I just wanted to say that I've recently discovered your blog and THANK YOU! You are wonderful at explaining so eloquently all of the workings of my son's brain that I've been puzzling over for so long. I'm currently at work reading through your "best of," laughing, crying, and getting strange sideways looks from adjoining cubicles.

And you've given me hope that there is life after all things Thomas (he's our number one) and that Sage will be able to generate spontaneous, creative speech someday. That's all. :)

Natalie said...

No suggestions here, but I have to say that the Erol Flynn version of Robin Hood is my husband's all time favortie movie and it just makes me laugh out loud every time I have to watch it. The acting and fight scenes are just so cheesey! Good luck.

Jordan said...

Hmmm, I'll be thinking about the meantime, I love that my word verification for this post is "yellin". :-)

Penguin Lady said...

I know you are Ben's mom, but you also are a writer - and this was incredibly well-written. You should be very, very proud of your awesome ability to describe what I (as a parent of a "Ben" and a writer in my day job) often find no words for. Well, well done.

jengle said...

Hi all. Like Amy, I recently discovered this blog and I'm amazed by the similarities between Ben and our son Jack (2.5 yrs). We have not yet had Jack tested, but we are concerned that he is developing differently from other kids his age. We could use some advice.

Until now, we've waited to have him tested b/c he seems to keep advancing, although at a different rate and just differently than other kids.

He's always been "late" on certain communication milestones, like responding to his name, saying hi/bye, etc. But he does seem to get there.

I was going to have him tested at 18 months if he didn't start saying words (he could recite the alphabet by then though), but a week or two later, he had a word explosion.

I was going to have him tested at 2 if he didn't start saying mommy and daddy, but then he did a week or so before he turned 2.

I was going to have him tested at 2.5 if he didn't start saying multi-word phrases, but then he did (although they were mostly memorized for awhile, and more spontaneous now).

Now, I am anxiously awaiting 3 years old when I hope he will start to answer even simple questions. Unless his answer is a strong no, he mostly ignores our questions.

My worry has been that I don't want him "labeled" too early if he is going to progress out of the label, but I feel that even after he has met this milestones, there is still a different quality to his communication than other kids.

Sorry for the long post, but struggling to figure out what to do right now.

Christa said...

Thanks for the comment. Here are my thoughts on early assessment with the caveat that I'm not a professional, so this is just our story.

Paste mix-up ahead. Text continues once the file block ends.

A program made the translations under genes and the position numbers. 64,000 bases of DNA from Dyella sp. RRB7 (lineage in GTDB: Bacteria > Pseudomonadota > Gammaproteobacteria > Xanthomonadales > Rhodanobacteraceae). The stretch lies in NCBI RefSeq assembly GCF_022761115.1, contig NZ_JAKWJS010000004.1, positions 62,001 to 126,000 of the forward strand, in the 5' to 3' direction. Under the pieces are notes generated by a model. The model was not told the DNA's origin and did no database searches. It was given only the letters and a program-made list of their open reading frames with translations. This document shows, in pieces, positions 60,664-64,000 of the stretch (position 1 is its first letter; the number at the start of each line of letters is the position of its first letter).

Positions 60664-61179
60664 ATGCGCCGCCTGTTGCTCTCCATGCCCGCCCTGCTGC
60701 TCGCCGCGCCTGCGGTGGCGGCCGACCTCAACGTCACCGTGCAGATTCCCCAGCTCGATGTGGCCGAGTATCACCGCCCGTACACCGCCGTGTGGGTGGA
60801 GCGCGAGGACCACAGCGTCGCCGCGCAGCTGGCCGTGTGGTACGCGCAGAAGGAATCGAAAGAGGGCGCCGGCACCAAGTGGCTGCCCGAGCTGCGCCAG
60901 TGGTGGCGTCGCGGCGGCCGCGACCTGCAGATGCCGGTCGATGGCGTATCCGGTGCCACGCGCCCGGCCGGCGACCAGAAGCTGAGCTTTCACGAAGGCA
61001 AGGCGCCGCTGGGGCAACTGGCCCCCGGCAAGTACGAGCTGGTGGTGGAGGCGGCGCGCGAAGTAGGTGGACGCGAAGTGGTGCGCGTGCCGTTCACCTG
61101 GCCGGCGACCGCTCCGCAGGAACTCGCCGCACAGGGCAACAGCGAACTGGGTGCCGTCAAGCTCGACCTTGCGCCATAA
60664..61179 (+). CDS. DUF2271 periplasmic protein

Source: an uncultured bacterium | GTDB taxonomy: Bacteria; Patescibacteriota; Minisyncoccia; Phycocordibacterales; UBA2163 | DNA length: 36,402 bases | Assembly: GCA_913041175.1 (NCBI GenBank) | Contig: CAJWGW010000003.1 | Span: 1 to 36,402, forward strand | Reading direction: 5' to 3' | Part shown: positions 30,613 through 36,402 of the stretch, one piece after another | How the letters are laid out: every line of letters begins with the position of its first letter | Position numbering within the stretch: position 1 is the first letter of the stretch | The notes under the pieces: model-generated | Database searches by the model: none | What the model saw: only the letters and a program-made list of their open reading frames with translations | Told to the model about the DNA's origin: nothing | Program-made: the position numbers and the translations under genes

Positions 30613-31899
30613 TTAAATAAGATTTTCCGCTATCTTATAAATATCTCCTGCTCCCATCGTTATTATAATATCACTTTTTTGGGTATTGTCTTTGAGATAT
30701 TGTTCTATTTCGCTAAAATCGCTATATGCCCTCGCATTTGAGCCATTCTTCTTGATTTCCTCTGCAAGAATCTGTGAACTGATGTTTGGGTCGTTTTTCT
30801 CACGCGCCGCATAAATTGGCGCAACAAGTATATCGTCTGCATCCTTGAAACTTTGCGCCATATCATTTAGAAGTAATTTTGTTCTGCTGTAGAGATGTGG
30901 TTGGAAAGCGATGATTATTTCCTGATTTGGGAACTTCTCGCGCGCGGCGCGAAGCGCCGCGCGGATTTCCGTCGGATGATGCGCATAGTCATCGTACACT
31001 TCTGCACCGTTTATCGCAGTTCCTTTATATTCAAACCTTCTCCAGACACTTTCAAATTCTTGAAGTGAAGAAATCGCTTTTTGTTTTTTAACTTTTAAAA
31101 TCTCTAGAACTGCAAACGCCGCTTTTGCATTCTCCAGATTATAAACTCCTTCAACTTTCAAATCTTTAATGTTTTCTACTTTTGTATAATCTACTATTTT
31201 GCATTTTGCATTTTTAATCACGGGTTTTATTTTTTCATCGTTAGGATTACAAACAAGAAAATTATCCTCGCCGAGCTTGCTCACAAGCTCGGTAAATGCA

We had our son assessed at 3, which seemed like a good time based on his development. He had just started pre-school and his atypical behaviors had become more pronounced and evident in a social context. He was talking, but a good portion of his speech was still echolalic.

It may be different elsewhere, but here, public early intervention pre-school programs are available to kids starting at age 3, so even if we would have had him assessed earlier, he would not have been eligible for a public program and we would have been paying for private therapy.

On the to-assess-or-not-to-assess question: If you feel like your son is communicating differently than other kids and developing differently, go ahead and have a professional assessment. Think of the results of the assessment as INFORMATION rather than a label.

How you respond to the information you get from the assessment is your choice. A professional may determine that your son could benefit from a language-focused pre-school or speech therapy that emphasizes pragmatic language and you might decide to take advantage of those services.

Yes, diagnostic words might be included in that assessment process: autism spectrum, non-verbal learning disorder, PDD-NOS for example.

At this age, those labels really just give you eligibility for services that will help your son. In our personal experience, the label has been more helpful than harmful. My son is 6 and he still has no idea that there is a form somewhere with his name on it with an autism box checked.

But because of the assessment process, we've received great support and a much, much better understanding of what our son needs because of his differences.

I hope that helps! Thanks again for writing!

jengle said...


Thanks for your advice about a healthy and helpful way to think about the assessment process. It sounds like Jack is at a similar stage as your son was at 3. We do plan to go ahead with the assessment soon.

I can't thank you enough for your blog. Reading about your experiences has really changed our conversations about Jack for the better. Instead of being consumed with worry and stress, my husband and I are really engaging in a positive conversation about how to help our son use the strengths he does have to overcome the challenges he seems to have too.

Amanda said...

I feel like I egg on my son's current obsession too - I haven't figured out how to get him to move on either. Right now his obsession is Youtube! How terrible is that! Makes me feel like a bad mom for introducing it to him! In my defense, I do limit our time and monitor what he watches! I love that your son obsesses too!

Amanda said...

I don't mean that I LOVE it - I mean that I'm glad to have found a blog where I feel I'm not alone {:-/